The best way to avoid this is regular visits to a dentist so that decay is identified in the early stages and treated with the minimal cost and maximum natural tooth preservation.
You may often find that no matter how much you brush your teeth or whichever teeth whitener you might use, your teeth still appear stained and your smile still appears dull. There are certain foods, such as coffee, alcohol like red wine, soya sauce etc. which can be considered obvious culprits. However, it is not only the foods that cause staining, several other factors contribute to this as well. Following is a list of 5 things which can stain your teeth sooner than you think.
1. High intake of tea
Research has suggested that tea, be it brewed tea, green tea or iced tea, causes a high level of staining in your teeth; often in levels much higher than coffee. This is because tea contains a high level of tannins and also high amounts of acid, which aid the staining process, and eventually lead to much yellower teeth and long-lasting stains.
2. Drinking high amounts of lemonade
Lemonade is rich in sugars and acids, which effectively lead to wearing down of the enamel and exposing the next layer called the dentin, which itself is yellow in color. This makes the teeth appear yellowish. In cases where the enamel coating on your teeth is thin, the acid erosion takes place quicker; often leading to stained teeth. This condition may often become permanent or semi-permanent, with modes of reversal becoming increasingly difficult.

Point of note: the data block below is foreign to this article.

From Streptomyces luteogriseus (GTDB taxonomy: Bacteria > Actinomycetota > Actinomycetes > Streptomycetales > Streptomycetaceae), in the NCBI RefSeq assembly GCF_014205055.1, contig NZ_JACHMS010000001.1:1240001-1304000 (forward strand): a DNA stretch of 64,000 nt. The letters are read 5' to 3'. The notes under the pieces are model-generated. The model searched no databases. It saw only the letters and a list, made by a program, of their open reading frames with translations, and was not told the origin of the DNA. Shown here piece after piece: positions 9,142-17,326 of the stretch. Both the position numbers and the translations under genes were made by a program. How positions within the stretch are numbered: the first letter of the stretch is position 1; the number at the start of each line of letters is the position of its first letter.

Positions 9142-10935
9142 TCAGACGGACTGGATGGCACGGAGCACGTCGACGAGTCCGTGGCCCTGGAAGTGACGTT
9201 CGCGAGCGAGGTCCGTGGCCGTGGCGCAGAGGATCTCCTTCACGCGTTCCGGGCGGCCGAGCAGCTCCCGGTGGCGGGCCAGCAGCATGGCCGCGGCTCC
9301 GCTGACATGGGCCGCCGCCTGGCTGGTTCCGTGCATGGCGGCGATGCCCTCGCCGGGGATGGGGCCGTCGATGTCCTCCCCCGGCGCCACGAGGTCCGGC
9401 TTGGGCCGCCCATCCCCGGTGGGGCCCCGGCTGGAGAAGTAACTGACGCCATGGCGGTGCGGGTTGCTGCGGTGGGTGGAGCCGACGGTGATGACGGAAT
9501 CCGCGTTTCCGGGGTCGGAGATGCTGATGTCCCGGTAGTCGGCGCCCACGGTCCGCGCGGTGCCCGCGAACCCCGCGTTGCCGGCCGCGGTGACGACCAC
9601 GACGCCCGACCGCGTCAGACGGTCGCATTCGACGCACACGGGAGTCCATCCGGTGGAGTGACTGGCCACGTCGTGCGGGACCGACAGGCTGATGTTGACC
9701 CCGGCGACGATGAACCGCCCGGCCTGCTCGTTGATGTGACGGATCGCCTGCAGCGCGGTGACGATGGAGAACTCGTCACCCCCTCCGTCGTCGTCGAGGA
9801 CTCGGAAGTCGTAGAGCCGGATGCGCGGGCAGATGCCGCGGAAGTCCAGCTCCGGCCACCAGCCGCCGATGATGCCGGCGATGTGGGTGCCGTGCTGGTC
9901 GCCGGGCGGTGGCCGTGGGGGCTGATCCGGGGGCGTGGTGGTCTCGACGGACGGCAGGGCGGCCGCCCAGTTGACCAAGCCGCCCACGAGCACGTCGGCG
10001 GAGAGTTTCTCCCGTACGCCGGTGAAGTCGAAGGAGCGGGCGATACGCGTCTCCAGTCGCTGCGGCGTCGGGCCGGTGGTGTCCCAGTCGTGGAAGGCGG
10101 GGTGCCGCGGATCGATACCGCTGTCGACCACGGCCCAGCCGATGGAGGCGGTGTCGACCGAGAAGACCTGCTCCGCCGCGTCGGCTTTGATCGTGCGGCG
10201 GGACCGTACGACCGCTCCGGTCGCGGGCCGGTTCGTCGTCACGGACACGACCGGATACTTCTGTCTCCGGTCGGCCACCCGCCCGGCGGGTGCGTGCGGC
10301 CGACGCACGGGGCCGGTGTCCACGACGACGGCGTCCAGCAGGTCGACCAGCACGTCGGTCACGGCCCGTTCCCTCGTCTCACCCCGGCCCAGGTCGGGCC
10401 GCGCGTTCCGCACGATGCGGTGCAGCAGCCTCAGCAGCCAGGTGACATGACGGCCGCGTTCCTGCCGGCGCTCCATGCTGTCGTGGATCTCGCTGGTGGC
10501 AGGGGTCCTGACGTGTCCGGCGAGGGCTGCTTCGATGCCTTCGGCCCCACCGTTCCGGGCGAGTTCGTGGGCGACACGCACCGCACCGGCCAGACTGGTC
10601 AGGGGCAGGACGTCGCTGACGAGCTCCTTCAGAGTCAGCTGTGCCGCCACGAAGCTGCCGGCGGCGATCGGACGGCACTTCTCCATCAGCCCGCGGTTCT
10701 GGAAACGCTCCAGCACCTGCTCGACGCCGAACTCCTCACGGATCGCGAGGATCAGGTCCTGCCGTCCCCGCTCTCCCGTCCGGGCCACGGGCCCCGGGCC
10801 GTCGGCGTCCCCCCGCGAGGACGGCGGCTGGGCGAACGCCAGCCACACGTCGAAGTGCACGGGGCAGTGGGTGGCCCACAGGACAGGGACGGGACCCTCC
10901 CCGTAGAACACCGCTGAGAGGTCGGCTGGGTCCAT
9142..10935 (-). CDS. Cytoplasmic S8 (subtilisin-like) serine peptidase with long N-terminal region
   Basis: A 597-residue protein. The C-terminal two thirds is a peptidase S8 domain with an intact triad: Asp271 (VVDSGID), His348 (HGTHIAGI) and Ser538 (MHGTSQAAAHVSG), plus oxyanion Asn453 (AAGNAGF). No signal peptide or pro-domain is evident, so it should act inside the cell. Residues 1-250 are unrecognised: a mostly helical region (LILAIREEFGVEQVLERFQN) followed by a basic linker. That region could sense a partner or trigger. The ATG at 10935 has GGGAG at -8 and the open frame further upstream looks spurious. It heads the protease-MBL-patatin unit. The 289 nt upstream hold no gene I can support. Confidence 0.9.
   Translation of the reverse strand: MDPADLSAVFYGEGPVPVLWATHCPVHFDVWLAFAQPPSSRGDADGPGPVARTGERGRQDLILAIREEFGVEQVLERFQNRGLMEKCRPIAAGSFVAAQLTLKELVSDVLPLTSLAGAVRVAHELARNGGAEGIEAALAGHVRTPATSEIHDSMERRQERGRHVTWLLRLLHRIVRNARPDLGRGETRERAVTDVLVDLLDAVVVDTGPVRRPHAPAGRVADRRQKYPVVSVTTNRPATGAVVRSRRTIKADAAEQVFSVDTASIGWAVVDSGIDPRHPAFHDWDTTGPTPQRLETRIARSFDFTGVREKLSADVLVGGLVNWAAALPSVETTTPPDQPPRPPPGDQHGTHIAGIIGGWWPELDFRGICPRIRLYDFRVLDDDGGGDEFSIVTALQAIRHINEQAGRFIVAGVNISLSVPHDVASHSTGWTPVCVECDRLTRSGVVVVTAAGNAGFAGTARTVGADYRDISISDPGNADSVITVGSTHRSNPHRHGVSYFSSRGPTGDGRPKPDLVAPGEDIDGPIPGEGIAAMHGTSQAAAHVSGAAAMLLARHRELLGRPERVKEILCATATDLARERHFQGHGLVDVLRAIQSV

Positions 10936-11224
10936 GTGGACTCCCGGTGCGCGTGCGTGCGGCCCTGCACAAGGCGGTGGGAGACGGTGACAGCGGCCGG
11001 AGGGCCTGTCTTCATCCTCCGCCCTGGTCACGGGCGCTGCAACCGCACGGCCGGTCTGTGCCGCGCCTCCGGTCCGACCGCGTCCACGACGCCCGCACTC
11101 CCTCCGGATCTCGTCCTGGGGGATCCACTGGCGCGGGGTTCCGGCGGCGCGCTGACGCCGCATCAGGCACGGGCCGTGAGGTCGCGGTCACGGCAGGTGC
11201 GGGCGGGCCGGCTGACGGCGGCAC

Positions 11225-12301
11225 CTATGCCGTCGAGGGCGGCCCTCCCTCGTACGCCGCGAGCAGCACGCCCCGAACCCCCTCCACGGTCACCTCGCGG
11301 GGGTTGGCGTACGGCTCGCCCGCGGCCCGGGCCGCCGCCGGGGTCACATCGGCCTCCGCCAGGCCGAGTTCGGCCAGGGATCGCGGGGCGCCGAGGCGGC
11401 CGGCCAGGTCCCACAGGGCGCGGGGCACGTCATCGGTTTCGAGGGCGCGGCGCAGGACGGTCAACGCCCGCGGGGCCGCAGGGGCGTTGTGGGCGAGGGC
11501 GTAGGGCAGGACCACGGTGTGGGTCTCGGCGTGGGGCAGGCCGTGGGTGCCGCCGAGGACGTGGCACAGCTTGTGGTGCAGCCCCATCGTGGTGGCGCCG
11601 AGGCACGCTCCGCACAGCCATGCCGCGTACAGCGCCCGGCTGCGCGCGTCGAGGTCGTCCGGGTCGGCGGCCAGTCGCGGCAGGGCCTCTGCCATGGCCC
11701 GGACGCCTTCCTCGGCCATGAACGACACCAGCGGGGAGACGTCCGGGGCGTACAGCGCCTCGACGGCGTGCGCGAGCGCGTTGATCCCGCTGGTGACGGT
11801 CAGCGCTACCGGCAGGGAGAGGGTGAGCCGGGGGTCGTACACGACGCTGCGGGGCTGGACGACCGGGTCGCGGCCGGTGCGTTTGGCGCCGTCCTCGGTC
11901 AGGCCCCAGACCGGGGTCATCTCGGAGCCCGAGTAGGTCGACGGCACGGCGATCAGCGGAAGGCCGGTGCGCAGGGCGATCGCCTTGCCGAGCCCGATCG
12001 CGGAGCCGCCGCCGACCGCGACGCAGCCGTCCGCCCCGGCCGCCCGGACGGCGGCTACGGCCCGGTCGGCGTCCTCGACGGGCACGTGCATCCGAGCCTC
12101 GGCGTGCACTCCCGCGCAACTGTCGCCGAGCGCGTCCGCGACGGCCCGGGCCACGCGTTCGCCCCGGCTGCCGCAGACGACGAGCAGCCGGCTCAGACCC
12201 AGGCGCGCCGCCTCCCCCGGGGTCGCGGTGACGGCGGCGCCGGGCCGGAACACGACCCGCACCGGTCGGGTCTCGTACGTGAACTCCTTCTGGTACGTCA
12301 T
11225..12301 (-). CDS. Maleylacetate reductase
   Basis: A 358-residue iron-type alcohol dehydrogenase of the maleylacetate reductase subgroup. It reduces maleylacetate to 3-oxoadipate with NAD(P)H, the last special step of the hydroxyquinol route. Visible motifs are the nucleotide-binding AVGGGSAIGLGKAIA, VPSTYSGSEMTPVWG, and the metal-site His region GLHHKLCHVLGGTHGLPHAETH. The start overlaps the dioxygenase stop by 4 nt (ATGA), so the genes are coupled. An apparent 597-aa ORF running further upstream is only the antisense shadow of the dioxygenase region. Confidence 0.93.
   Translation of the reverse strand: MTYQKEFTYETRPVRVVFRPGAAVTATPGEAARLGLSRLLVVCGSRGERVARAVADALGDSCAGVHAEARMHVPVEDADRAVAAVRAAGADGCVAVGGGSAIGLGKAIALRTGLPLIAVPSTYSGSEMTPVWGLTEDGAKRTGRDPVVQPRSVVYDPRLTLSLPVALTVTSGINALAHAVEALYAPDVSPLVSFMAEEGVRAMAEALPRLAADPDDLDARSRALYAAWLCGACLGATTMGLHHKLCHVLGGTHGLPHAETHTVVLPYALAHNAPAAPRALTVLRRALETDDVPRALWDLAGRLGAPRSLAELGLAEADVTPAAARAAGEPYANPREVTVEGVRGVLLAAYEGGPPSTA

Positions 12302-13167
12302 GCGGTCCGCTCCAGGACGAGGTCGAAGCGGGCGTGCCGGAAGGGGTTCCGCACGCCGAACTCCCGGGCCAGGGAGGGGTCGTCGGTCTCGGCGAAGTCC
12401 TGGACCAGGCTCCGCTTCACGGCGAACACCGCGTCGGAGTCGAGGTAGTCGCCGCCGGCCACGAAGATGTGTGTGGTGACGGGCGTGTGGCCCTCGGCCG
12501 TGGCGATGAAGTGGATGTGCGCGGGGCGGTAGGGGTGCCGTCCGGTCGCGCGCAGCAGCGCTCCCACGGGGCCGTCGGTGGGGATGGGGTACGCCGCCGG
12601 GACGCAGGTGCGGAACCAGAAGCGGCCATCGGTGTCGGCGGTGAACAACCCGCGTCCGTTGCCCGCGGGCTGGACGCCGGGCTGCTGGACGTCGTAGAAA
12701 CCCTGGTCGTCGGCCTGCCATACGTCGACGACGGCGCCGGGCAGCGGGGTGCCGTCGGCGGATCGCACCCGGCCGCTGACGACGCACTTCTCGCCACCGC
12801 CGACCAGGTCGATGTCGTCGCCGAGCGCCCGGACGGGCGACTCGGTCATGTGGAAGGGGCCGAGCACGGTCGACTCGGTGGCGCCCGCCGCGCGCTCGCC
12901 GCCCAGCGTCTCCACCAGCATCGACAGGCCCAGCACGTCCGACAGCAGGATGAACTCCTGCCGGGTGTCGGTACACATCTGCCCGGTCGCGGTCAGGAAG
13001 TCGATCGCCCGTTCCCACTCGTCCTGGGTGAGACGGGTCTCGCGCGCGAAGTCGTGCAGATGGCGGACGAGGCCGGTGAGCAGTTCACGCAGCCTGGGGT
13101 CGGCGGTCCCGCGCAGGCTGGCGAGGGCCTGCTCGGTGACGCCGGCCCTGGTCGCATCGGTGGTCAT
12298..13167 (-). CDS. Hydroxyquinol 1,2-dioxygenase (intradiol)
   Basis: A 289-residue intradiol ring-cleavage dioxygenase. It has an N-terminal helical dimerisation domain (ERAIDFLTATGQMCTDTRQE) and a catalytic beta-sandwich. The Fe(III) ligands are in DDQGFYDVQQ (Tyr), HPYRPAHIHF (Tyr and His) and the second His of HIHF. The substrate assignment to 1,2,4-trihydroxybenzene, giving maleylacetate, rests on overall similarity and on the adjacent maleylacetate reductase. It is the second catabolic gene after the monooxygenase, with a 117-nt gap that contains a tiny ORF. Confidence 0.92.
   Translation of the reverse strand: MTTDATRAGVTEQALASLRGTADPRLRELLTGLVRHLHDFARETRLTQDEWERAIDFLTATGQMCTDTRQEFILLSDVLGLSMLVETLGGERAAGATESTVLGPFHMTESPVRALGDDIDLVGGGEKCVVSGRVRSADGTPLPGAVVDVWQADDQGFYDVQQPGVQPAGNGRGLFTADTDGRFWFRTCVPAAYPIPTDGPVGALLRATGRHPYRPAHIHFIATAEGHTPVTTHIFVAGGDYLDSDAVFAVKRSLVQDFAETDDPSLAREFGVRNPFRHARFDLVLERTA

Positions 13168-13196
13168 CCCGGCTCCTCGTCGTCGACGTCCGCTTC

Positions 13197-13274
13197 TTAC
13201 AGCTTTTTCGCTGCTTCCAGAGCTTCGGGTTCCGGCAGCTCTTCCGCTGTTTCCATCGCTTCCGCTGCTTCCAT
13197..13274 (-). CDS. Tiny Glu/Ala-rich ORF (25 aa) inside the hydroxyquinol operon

3. Extended periods of medication-intake
Injuries or illnesses, which lead to taking medications for sustained periods, can negatively affect the flow of blood to the teeth. This may lead to discoloration and staining. Certain medications, such as cough syrups which are rich in sugars can, also result in yellowing of teeth.
4. Swimming for long durations
Swimming for prolonged periods [usually around 6 hours a week in chemically-treated pools, can also lead to the browning of your teeth. This is because, often when you open your mouth and let water in, you allow certain chemicals to enter your mouth which can have adverse reaction on the tooth enamel. This ultimately leads to teeth corrosion and eventual staining.
5. Having excessive sugary drinks
Certain drinks which contain large amounts of synthetic food coloring increase sugar levels and aid the growth of bacteria in your mouth, thus causing tooth decay and discoloration of teeth.